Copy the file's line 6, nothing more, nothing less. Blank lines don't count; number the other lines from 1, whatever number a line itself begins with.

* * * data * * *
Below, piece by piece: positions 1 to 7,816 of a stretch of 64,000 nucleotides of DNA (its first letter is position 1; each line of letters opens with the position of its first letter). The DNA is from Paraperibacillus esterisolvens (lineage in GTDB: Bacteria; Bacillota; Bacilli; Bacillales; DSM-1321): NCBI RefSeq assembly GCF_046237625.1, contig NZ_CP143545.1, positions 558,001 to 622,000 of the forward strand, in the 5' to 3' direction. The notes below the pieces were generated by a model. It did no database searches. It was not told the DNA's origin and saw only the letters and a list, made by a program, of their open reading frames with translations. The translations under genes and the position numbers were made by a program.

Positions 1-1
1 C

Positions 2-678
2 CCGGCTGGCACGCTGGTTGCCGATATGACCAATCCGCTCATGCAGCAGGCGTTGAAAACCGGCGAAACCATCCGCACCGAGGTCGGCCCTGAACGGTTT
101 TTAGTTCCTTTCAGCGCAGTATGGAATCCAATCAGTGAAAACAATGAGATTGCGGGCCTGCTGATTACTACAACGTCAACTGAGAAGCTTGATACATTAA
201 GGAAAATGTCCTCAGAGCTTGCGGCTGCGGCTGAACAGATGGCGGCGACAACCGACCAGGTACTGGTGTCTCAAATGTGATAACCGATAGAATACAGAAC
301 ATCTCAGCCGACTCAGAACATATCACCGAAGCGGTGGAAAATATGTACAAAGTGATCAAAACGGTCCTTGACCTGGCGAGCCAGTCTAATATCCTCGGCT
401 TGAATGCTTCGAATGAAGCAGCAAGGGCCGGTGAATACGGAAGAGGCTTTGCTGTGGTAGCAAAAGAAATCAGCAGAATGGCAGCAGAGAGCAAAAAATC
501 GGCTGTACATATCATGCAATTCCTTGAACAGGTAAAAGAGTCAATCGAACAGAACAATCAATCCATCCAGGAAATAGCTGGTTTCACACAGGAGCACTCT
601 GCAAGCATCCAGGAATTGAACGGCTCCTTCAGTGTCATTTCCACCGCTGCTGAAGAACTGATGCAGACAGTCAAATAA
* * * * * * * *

101 TTAGTTCCTTTCAGCGCAGTATGGAATCCAATCAGTGAAAACAATGAGATTGCGGGCCTGCTGATTACTACAACGTCAACTGAGAAGCTTGATACATTAA